I could not catch the most recent "Real Time" when it first aired, but I've seen the New Rules segment, in which Bill Maher delivered this well-written observation about the Benghazi pseudoscandal:
In a poll this week, four in ten Republicans said Benghazi is the worst scandal in history. Second worst, Kanye West snatching the mic from Taylor Swift.
If you think Benghazi is worse than slavery, the Trail of Tears, Japanese internment, Tuskegee, purposefully injecting Guatemalan mental patients with syphilis, WMDs, and the fact that banks today are still foreclosing on mortgages that they don’t own, then your hard on for Obama has lasted for more four hours, and you need to call a doctor.
I think one should read these words in conjunction with this much-discussed interview with Bob Dole
Former Senate Majority Leader Bob Dole says he doesn't believe he could make it in the modern Republican Party.
"I doubt it," he said in an interview aired on "Fox News Sunday" when asked if his generation of Republican leaders could make it in today's GOP. "Reagan couldn't have made it. Certainly, Nixon couldn't have made it, cause he had ideas. We might've made it, but I doubt it."
"They ought to put a sign on the National Committee doors that says 'Closed for repairs,' until New Year's Day next year," he said. "And spend that time going over ideas and positive agendas."
One should not be overly sympathetic to Dole; there was plenty of take-no-prisoners partisanship when he ran the Senate. I can recall the election of 1996, when he tried to use some of the crazier Whitewater theories to his advantage. At the time, he seemed willing enough to play to the nutball wing of his party, even though the grimace on his face made it painfully obvious that he didn't believe a word he was saying.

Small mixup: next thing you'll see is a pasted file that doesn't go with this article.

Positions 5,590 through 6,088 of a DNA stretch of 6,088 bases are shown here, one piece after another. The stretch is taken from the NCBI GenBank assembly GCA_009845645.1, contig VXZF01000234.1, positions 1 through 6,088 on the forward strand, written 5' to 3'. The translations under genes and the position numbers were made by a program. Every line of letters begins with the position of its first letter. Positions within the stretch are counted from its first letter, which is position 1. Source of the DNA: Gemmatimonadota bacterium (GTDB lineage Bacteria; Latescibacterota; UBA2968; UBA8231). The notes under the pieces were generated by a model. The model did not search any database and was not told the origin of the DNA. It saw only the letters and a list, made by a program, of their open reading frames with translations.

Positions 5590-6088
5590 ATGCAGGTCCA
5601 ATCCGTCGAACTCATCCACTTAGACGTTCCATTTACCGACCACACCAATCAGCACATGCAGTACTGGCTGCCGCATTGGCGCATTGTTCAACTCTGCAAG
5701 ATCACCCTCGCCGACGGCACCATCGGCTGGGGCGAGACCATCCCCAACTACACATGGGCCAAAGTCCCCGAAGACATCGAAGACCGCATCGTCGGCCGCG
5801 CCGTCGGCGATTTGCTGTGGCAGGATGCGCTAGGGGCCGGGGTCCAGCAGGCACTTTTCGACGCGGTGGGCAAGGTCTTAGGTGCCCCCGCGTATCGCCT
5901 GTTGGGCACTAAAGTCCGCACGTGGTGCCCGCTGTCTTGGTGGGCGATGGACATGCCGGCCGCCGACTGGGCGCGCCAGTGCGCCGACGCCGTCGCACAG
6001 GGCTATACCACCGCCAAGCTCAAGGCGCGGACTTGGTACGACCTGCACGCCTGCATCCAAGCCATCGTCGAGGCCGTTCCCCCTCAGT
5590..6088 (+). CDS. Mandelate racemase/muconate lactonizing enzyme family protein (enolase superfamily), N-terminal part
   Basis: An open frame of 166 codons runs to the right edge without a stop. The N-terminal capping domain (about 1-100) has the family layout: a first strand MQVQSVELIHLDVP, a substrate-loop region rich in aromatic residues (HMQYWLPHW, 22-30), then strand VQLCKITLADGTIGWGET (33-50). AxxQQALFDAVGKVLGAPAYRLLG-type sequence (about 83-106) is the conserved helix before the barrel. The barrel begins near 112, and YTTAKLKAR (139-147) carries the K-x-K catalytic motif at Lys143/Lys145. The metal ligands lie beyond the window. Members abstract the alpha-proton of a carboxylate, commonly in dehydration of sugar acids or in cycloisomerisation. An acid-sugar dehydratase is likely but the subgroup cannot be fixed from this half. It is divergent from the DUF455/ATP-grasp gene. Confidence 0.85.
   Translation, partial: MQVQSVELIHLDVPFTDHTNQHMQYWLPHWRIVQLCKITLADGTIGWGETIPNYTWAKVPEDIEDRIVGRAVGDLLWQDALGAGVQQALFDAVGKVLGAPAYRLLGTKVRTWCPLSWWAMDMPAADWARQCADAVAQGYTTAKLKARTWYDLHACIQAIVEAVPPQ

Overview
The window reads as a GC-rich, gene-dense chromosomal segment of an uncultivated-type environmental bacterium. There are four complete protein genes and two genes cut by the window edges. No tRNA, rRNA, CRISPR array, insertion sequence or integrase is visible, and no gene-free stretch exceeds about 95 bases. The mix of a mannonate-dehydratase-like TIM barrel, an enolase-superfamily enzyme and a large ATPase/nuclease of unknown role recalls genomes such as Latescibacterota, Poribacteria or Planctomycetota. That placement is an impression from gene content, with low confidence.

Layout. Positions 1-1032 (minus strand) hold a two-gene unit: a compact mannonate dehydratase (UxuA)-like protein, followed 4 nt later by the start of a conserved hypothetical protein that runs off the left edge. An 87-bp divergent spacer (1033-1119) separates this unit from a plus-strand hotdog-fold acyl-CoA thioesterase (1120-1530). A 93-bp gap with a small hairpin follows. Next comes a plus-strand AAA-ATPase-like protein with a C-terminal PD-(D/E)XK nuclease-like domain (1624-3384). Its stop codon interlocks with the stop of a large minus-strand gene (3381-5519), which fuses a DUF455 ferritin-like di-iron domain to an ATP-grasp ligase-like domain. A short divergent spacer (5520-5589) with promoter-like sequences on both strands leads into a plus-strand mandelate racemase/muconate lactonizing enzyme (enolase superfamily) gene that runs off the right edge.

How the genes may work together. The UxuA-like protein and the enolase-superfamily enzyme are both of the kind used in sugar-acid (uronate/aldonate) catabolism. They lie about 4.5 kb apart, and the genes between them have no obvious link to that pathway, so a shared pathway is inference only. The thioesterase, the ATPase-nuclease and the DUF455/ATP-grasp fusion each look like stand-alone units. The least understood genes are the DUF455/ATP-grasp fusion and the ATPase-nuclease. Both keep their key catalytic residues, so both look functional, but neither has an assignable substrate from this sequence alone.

Dole also criticized Obama for not reaching out more to the Republicans in Congress. Christ, if Obama had reached any further, he'd be guilty of practicing proctology without a license.
Believe it or not, Dole used to represent the party's rightmost sector. That's why Ford chose him as a running mate.
Now, appallingly, Bob Dole is considered a liberal
Republican. As this blog notes
If Dole really does have qualms about an approach to governance he once championed, and he thinks his party has gone too far, he should just quit the party. He should quit and Jon Huntsman should quit and Christie Whitman and Colin Powell and Arnold Schwarzenegger and every other Republican who's put off by the party's excesses should quit all at once, and run a full-page ad in The New York Times explaining why. If these gray eminences, respected as they are by the mainstream press, said the party had finally gone too far for them, maybe mainstream journalists would wake the hell up and recognize that both sides aren't equally responsible for the mismanagement of our government.
Notice that none of those individuals have spewed any nonsense about Benghazi. When will they revolt against the paranoid fools who have commandeered their party?